The Art Of Making A Navbar

a beginner's guide to creating a responsive navbar using HTML, CSS, and vanilla JS.

Subscribe to my newsletter and never miss my upcoming articles

Listen to this article

Perhaps, after reading the title you are like - what's the art in it? Well, I for one, think that it takes skill to create simple components like a navbar. And eventually, if you want to create something amazing like Stripe's navbar - it is important to get the basics right.

If you are sold - let's start building the navbar.

We will follow the mobile-first design approach, ie, we will first design our website for the smaller screen and then set it up for a bigger screen.

The demo link for the final project: codesandbox.io/s/adoring-williams-mrmic

HTML

Let's begin by writing some HTML.

In this project, I will be using free icons from Font Awesome. We can easily use them by linking to the CDN or through download. We will be using the CDN.

The HTML will contain a <nav> for better accessibility. This div will act as a container for all things. In this div, we will place our links to various pages in our website, navbar toggle button, and social media icons.

Don't worry about all the class names for now. Their use will become more clear when we write some CSS.

<!DOCTYPE html>
<html lang="en">
  <head>
    <meta charset="UTF-8" />
    <meta http-equiv="X-UA-Compatible" content="IE=edge" />
    <meta name="viewport" content="width=device-width, initial-scale=1.0" />
    <title>Navbar Demo</title>
    <!-- font-awesome -->
    <link
      rel="stylesheet"
      href="https://cdnjs.cloudflare.com/ajax/libs/font-awesome/5.14.0/css/all.min.css"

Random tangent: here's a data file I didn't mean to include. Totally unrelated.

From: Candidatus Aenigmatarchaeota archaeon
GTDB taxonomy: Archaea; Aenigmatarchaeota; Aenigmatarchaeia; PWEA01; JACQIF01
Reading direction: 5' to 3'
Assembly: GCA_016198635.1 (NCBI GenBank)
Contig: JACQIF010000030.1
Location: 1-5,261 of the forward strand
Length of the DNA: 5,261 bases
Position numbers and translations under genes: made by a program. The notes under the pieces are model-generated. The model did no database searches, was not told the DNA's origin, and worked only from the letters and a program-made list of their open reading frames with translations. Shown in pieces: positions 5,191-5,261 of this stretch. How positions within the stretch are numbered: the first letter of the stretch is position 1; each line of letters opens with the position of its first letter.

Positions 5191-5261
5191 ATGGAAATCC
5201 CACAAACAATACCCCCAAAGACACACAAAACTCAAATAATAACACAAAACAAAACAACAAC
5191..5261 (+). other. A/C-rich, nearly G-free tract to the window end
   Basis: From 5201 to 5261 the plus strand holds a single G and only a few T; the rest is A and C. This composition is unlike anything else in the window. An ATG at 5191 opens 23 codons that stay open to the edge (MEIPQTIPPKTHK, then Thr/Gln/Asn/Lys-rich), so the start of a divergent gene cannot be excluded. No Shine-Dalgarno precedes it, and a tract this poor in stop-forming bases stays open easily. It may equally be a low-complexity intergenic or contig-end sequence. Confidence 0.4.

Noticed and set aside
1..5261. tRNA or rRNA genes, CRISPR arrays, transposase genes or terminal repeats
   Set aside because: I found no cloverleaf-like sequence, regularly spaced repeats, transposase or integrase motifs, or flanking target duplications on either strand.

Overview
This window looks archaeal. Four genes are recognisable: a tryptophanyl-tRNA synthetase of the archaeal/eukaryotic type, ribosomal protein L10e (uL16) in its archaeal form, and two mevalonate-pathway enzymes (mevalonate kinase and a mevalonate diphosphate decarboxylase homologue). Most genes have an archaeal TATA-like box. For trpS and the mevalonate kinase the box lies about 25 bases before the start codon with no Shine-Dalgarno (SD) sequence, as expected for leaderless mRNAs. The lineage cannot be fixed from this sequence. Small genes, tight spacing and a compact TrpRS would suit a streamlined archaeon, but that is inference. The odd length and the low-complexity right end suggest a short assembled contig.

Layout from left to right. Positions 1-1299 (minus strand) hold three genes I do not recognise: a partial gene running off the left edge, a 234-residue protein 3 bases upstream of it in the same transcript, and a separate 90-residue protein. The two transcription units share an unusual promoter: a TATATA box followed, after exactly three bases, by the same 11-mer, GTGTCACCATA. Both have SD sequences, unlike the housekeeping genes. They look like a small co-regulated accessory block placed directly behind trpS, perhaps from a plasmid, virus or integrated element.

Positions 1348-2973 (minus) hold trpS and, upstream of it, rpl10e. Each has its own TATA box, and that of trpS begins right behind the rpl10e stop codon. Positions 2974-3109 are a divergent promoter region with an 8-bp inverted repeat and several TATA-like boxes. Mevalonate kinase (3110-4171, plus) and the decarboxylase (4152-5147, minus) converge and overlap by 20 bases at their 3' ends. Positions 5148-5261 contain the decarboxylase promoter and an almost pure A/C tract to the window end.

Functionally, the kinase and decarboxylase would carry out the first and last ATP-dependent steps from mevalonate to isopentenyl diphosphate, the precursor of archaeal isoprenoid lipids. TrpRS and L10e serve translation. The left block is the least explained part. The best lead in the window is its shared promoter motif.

/>
    <!-- styles -->
    <link rel="stylesheet" href="../src/styles.css" />
  </head>
  <body>
    <nav>
      <div class="nav-center">
        <div class="nav-header">
          <img src="./js-logo.svg" alt="logo" />
          <button class="nav-toggle">
            <i class="fas fa-bars"></i>
          </button>
        </div>
        <ul class="links">
          <li>
            <a href="home.html">home</a>
          </li>
          <li>
            <a href="about.html">about</a>
          </li>
          <li>
            <a href="contact.html">contact</a>
          </li>
        </ul>
        <ul class="social-icons">
          <li>
            <a href="https://twitter.com">
              <i class="fab fa-twitter"></i>
            </a>
          </li>
          <li>
            <a href="https://linkedin.com"
              ><i class="fab fa-linkedin-in"></i
            ></a>
          </li>
          <li>
            <a href="https://github.com">
              <i class="fab fa-github"></i>
              </a>
          </li>
        </ul>
      </div>
    </nav>
    <!-- javascript -->
    <script src="../src/index.js"></script>
  </body>
</html>

Points to note:

  • Don't forget to link the stylesheet, add the font awesome link, and finally the script source.
  • Be careful with the relative file paths. If you have the files in the same directory, use "./filename", if it's in a different folder, like src, use "../src/filename". Also, use file extension, for example, if it's a .css file - use filename.css and so on.

CSS

Now that we have our HTML in place, let's write some CSS.

Let's start with setting some variables. CSS variables work just like any other variable. We set a value and can use it anywhere.

You might ask why to bother with these variables. Well, if you are using a value say at 5 places in your program and you want to change its value. With the CSS variable, you can change the value at one place and it will be reflected all over. It will make more sense when we write the code.

:root {
  --transition: all 0.4s linear;
  --spacing: 0.1rem;
}

Now, we set some global styles. These are mainly for the look and feel of our website. You may skip this step - this won't affect the functionality.